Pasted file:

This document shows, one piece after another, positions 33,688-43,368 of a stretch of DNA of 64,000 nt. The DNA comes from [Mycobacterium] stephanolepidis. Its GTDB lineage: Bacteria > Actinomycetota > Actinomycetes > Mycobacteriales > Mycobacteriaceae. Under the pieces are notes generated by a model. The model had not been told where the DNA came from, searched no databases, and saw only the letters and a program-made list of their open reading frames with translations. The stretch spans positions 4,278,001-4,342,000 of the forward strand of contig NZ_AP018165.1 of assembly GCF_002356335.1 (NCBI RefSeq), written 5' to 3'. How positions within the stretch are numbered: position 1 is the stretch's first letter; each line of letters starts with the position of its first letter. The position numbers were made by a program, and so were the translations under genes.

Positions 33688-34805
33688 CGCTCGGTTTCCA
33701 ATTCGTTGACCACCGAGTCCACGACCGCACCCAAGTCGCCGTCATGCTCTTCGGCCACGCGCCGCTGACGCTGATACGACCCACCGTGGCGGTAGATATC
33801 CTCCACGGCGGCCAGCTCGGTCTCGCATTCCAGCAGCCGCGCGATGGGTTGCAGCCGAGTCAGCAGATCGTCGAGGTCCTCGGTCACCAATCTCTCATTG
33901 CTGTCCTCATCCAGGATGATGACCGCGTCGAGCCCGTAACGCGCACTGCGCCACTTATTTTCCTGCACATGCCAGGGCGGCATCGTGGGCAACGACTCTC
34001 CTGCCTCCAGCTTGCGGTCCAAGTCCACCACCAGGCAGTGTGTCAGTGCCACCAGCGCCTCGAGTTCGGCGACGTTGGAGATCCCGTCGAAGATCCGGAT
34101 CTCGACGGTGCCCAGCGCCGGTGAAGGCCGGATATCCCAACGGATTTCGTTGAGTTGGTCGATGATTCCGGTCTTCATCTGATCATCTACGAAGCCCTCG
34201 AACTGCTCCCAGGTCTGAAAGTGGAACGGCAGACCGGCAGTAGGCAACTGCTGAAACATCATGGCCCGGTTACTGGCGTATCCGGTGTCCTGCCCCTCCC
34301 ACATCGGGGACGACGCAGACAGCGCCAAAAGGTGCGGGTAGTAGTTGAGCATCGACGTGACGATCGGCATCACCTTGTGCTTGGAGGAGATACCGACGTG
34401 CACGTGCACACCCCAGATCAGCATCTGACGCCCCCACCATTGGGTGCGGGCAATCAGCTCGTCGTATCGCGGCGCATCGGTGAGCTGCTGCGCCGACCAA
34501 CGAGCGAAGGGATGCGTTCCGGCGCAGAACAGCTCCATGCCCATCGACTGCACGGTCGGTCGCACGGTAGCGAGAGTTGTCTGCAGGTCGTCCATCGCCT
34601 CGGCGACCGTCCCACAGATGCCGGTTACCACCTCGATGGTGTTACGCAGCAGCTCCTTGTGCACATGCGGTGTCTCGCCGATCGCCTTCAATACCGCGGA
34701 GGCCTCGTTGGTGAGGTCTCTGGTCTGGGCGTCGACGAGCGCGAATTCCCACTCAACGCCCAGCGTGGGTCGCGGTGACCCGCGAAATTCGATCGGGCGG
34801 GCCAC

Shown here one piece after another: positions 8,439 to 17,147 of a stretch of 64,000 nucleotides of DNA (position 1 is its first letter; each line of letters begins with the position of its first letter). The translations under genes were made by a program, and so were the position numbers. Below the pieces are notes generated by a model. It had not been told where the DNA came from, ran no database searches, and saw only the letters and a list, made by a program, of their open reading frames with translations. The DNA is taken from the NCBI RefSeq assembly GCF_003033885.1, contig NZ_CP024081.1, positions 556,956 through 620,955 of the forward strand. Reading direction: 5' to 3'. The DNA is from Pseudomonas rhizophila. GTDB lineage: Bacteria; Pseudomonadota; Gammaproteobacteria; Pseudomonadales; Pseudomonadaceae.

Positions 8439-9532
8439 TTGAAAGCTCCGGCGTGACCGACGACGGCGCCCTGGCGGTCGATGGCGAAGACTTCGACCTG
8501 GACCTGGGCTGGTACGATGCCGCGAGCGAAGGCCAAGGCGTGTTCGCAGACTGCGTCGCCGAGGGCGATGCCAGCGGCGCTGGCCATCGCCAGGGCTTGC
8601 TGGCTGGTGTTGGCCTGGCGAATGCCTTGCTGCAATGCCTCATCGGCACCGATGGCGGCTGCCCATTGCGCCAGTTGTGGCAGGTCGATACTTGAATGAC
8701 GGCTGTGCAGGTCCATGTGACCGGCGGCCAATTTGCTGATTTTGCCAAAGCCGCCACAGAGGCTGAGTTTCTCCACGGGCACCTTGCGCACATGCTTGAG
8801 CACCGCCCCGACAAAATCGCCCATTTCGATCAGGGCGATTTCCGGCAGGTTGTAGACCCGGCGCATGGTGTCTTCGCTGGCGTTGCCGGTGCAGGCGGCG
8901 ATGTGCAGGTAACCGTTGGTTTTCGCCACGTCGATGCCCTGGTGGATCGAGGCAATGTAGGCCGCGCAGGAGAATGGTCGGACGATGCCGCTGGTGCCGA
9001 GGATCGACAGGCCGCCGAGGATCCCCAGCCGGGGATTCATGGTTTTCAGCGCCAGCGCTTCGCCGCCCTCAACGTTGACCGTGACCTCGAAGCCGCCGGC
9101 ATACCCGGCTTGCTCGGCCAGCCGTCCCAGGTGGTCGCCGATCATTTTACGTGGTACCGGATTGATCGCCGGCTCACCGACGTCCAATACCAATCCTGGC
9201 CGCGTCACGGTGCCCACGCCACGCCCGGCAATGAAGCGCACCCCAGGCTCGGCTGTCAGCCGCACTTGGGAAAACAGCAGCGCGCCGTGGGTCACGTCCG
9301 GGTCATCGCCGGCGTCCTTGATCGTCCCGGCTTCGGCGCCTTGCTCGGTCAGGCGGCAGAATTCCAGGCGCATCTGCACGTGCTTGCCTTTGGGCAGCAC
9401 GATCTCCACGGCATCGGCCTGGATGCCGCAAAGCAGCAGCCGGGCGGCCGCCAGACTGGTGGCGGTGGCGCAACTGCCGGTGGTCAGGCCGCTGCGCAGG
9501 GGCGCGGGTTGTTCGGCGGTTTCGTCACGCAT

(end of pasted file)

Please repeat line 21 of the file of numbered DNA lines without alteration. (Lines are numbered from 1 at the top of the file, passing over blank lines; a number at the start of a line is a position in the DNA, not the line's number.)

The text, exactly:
8701 GGCTGTGCAGGTCCATGTGACCGGCGGCCAATTTGCTGATTTTGCCAAAGCCGCCACAGAGGCTGAGTTTCTCCACGGGCACCTTGCGCACATGCTTGAG